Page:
Saturday, April 5, 2014

Finding Scope for Faith Begun

Come and find the quiet center
In the crowded life we lead,
Find the room for hope to enter,
Find the frame where we are freed;
Clear the chaos and the clutter,
Clear our eyes that we can see
All the things that really matter,
Be at peace, and simply be.

This hymn by Shirley Erena Murray is in the Invitation section of The Faith We Sing, a supplement to the United Methodist Hymnal. It's to one of my favorite tunes, Beach Spring, but I also love the lyrics and their expression of God's grace.

In The Faith We Sing, Invitation is a subsection within Grace, but in the United Methodist Hymnal, it's more specific: Invitation is a subsection within Prevenient Grace. What I love about "Come and Find the Quiet Center,' though, is that I can also read it as a hymn of justifying or sanctifying grace, not just prevenient grace. The first verse, which I quoted above, is more on the prevenient side, with the call to come and find, but the last line is very lasting. Be at peace, and simply be.

I won't quote the full second verse, but here are my favorite lines:
God it is who speaks and names us
Knows our being, touches base
Finding scope for faith begun

In a lot of ways the second (and third) verses are more along the sanctifying lines than prevenient ones, but I think the classification of this hymn under Invitation is correct, and maybe even important. God it is who speaks and names us, knows our being, touches base. God always knows us, for God speaks us and names us. It doesn't matter to what extent we know God; God knows us, and God cares about us. What can be more inviting than that? What better represents the idea that God pours out grace upon us before we ever come to God? Finding scope for faith begun leans more towards justifying grace, but what's really significant about that line is that it's God who is finding scope for our faith. When there's just a seed within us, God is finding room for more.

From the Merriam Webster definition of 'scope,' the scope of our faith is first of all its intention, its object. God has a plan for us and for our faith. When we live in faith, all that we are and all that we have is God's, and God has a purpose for each of us. That means we all have a goal in our faith, not set by ourselves but set by God.

Second, scope is "space or opportunity for unhampered movement, activity, or thought." God seeks to give us the space and opportunity to be unhampered in our faith, and our faith involves movement, activity, and thought. Faith is not passive; though we are saved by grace, and not by works, our faith is expressed through our love. "A Modern Affirmation" in the United Methodist Hymnal says this:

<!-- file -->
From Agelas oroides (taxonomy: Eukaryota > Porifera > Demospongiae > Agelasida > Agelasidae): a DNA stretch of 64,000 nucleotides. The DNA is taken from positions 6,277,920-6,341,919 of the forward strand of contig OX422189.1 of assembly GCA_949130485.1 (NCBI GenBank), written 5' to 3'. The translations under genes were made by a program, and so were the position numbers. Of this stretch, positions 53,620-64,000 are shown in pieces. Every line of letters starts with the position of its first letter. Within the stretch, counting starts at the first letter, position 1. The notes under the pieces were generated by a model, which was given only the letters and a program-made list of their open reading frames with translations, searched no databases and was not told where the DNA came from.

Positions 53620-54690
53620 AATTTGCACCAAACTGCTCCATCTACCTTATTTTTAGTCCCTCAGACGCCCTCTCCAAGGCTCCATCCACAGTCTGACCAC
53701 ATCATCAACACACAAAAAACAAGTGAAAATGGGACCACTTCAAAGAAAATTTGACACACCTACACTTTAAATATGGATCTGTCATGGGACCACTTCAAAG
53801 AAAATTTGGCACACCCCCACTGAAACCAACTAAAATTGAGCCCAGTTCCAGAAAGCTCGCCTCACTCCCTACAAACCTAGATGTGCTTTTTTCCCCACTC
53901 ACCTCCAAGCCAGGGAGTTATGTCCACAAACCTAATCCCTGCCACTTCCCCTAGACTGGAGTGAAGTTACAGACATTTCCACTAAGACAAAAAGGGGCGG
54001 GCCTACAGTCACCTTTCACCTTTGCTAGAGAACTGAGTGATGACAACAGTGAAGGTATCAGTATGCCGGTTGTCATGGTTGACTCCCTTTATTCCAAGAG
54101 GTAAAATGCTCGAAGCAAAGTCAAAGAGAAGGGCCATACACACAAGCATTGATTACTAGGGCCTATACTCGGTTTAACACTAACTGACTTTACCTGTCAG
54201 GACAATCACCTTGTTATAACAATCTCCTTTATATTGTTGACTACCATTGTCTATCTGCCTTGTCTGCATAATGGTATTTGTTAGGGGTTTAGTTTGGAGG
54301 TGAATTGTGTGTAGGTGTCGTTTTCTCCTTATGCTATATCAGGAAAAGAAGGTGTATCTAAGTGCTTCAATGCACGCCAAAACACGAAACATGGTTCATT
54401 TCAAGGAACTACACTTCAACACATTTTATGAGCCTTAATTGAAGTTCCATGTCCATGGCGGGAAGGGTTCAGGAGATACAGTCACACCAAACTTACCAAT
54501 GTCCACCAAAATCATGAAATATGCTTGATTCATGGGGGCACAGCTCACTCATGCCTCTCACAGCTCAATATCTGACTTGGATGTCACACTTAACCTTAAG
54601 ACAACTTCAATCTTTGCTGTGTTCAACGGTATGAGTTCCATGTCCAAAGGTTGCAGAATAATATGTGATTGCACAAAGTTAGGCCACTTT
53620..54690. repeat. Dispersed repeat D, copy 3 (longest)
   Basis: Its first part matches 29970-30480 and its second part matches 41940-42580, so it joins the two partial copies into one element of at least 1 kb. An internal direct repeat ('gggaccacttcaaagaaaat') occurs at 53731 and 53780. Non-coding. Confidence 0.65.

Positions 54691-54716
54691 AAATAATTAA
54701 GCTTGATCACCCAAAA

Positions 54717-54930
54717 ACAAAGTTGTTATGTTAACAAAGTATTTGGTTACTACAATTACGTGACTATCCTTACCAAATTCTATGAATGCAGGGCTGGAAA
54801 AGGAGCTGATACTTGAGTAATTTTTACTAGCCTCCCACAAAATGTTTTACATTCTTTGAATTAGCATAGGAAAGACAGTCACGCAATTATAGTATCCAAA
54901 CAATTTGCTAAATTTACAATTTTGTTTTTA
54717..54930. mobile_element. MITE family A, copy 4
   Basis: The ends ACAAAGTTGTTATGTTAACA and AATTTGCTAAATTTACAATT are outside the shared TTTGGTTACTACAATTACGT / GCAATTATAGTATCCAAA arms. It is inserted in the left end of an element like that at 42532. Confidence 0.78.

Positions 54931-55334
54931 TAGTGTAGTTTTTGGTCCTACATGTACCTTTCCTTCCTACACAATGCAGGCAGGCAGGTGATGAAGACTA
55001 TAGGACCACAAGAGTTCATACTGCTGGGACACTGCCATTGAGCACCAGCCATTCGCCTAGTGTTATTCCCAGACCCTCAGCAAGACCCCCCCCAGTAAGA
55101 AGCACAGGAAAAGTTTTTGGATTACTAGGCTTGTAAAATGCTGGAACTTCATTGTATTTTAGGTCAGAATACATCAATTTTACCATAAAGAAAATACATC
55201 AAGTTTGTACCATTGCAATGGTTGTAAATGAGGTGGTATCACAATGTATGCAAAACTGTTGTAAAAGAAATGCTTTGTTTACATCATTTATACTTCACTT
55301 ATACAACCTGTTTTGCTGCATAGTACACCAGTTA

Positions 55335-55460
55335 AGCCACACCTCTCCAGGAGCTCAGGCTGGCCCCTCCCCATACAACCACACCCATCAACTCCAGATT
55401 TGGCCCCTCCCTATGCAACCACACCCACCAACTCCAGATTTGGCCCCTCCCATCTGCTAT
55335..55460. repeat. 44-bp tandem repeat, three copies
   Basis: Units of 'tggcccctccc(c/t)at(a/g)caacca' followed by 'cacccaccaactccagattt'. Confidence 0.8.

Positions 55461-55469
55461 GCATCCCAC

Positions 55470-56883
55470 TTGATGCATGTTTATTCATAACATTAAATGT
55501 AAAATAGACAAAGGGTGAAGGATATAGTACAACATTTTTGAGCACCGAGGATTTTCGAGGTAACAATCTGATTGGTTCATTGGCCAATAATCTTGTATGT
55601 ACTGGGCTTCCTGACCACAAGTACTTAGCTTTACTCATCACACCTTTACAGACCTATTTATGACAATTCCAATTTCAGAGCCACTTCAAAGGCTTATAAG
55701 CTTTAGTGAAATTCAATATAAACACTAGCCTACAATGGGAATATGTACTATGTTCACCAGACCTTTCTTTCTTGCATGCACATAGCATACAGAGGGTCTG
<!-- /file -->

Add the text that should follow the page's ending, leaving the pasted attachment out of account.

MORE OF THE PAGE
We believe that this faith should manifest itself 
in the service of love
as set forth in the example of our blessed LORD,
to the end that the kingdom of God may come upon the earth. Amen.
Love requires thought and action. Love requires movement -- maybe not physical movement, but emotional and spiritual movement. God calls us to love, and for us God finds the space and opportunity for us to love, following the example of our LORD.

I love the third verse, so I'm just going to quote all of it:
In the Spirit let us travel
Open to each other's pain,
Let our loves and fears unravel,
Celebrate the space we gain:
There's a place for deepest dreaming,
There's a time for heart to care,
In the Spirit's lively scheming
There is always room to spare.

This is the verse that reads in the most sanctifying grace-like way to me, but I think from a prevenient and justifying grace point of view it says a lot. It can be read as a journey continuing or as a journey beginning: let us travel. But I skipped the really important part: In the Spirit. With belief comes the Holy Spirit, who is Counselor, Consoler, Comforter, Advocate, who teaches us what to say and how to act, who fills us. To go back to "A Modern Affirmation:"
We believe in the Holy Spirit as the divine presence in our lives
whereby we are kept in perpetual remembrance of the truth of Christ
and find strength and help in time of need.
And here's a line from the World Methodist Social Affirmation: the Holy Spirit, present with us to guide, strengthen, and comfort.
It sounds really hard to be open to each other's pain, to let go of our loves and fears, and to be constantly traveling. It's so much easier to stay stagnant. But we're not doing this on our own. The Spirit is present to remind us of why we're doing this, to be God in our lives, to guide us, and to give us strength, help, and comfort. That plural pronoun is important, too; faith is very personal, but it is also communal. We are the body of Christ, one Church throughout all the world.

And what do we gain when we travel in the Spirit? We find all that space and time and opportunity God has opened for us. God found scope for our faith, and we grow into that when we travel together in the Spirit. In our place for deepest dreaming, what do we dream? How do we choose to care? God has given us room. How do we use it? And then there's this: There is always room to spare. The hymn doesn't say that God has found scope for faith begun, though that's true. It says God is finding scope for faith begun. There is always room to spare because we can always grow in God, because we are always called to grow more in our faith. Our LORD calls us to perpetual motion.

But that place of perpetual motion? It's a place of peace. Go back to the first verse: Come and find the quiet center. In that place of growing faith, of never staying the same, we are centered. It is peaceful and holy. Clear the chaos and the clutter. It's the simplest place, in a way. It's the place where there is room.

Be at peace, and simply be.

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